There is deep distress in Griffith at news a Fijian man who had lived in the town for a year was the person who jumped to his death from the roof of the Villawood Detention Centre in Sydney on Monday.
Bankstown police will prepare a report for the coroner on the death of Josevata Rauluni, 36.
Griffith Fijian community leader Sai Laveta says Mr Rauluni leaves three brothers behind in Australia - one is an Australian citizen. He says they are now trying to return Mr Rauluni's body to Griffith.
Mr Laveta says Mr Rauluni's visa was previously extended and he had genuine fears for his safety about returning to Fiji.
"What he couldn't understand is the way Immigration used to come and renew his visa, they didn't bother just to renew his visa," he said.
"They took him and he told them, 'I'm not going to Fiji', he did advise them that he wouldn't go to Fiji unless in body bag." Mr Laveta is urging officials to listen to Fijian people in Australia who are seeking protection because of the current military regime.
"We are begging them to listen to the Fijians who are in Griffith, all over Australia who have been applying for protection visas," he said. "The former prime minister of Fiji, we still regard him as the official prime minister of Fiji."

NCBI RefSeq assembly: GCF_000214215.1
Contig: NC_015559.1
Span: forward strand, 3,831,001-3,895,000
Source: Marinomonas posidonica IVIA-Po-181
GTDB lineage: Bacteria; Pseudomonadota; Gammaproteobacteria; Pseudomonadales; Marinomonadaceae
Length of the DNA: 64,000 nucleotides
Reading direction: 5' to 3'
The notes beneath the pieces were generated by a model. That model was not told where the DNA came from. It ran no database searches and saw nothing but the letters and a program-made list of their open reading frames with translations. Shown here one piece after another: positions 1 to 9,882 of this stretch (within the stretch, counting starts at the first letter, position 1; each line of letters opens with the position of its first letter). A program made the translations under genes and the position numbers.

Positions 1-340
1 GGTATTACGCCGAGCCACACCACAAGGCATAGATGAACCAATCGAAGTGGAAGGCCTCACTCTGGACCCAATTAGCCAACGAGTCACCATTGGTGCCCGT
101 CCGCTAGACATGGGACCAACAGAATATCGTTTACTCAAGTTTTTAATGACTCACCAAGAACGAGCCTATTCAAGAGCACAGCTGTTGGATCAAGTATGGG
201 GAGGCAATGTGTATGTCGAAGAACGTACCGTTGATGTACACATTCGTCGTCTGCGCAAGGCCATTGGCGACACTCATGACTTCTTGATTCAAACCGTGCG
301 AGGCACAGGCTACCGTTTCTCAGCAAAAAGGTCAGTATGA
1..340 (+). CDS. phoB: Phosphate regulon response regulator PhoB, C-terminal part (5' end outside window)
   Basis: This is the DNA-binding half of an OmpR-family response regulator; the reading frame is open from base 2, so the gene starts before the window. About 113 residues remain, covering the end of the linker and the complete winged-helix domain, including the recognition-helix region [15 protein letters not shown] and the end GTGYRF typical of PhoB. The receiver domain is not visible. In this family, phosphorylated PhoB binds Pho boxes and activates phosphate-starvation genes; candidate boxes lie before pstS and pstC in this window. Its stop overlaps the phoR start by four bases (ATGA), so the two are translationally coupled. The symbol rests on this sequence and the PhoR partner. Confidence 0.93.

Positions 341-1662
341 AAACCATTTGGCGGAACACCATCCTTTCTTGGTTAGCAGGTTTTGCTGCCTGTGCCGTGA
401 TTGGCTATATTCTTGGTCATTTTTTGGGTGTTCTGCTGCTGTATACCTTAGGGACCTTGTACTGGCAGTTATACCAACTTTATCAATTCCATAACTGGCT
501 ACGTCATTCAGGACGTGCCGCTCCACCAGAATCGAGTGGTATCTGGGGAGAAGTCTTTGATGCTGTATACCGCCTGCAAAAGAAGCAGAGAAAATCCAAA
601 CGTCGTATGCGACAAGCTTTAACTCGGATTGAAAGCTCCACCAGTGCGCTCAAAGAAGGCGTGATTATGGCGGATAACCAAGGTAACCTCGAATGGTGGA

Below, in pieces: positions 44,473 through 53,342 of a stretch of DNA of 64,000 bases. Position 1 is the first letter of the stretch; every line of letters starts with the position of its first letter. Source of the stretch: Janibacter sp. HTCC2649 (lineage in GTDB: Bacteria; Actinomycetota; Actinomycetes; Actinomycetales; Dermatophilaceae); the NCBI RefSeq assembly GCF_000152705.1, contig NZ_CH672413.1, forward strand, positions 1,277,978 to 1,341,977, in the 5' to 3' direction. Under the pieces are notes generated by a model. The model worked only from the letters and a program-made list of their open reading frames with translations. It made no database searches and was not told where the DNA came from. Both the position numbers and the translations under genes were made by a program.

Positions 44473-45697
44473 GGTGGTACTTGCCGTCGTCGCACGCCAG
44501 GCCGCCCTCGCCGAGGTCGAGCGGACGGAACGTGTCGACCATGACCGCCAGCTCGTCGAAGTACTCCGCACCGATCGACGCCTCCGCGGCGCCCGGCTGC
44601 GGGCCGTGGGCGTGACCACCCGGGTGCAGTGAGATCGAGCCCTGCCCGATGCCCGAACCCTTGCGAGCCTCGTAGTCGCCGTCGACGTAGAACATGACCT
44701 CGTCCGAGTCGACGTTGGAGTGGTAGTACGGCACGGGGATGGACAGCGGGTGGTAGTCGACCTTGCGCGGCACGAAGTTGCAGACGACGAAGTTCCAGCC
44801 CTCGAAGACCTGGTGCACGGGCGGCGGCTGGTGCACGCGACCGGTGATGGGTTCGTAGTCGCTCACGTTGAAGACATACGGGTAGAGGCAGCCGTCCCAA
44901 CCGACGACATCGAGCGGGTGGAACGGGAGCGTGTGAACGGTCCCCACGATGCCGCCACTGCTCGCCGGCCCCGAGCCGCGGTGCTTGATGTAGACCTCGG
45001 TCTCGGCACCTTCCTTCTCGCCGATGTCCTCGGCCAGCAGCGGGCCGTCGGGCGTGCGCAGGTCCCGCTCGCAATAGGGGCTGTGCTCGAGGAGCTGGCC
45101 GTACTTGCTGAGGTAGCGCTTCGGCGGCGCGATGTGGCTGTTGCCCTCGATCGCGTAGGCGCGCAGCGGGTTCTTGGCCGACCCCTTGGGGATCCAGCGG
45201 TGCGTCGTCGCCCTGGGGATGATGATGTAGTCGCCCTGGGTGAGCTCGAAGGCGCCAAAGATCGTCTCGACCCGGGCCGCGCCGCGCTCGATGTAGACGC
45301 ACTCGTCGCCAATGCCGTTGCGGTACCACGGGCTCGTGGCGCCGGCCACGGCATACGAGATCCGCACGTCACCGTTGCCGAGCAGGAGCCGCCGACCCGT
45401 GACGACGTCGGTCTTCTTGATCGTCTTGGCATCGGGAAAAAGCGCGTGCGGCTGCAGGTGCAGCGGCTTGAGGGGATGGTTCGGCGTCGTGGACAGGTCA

The coordinator of Griffith's Migrant Settlement Services, Margaret King, says Mr Rauluni's bridging visa had expired, which is why he was in detention. Ms King says waiting for claims to be assessed can be overwhelming for asylum seekers.
"I guess at the end of the day their frustration builds and unfortunately he received bad news which was he had to return home and he obviously felt that wasn't an option for him and it was just devastating the actions he took," she said.
The chairwoman of Australia's Immigration Detention Advisory group says there is a high likelihood of more protests from asylum seekers and possibly more suicides. Psychiatry professor Dr Louise Newman told the ABC's AM Program that processing times are increasing in a detention system which is stressed.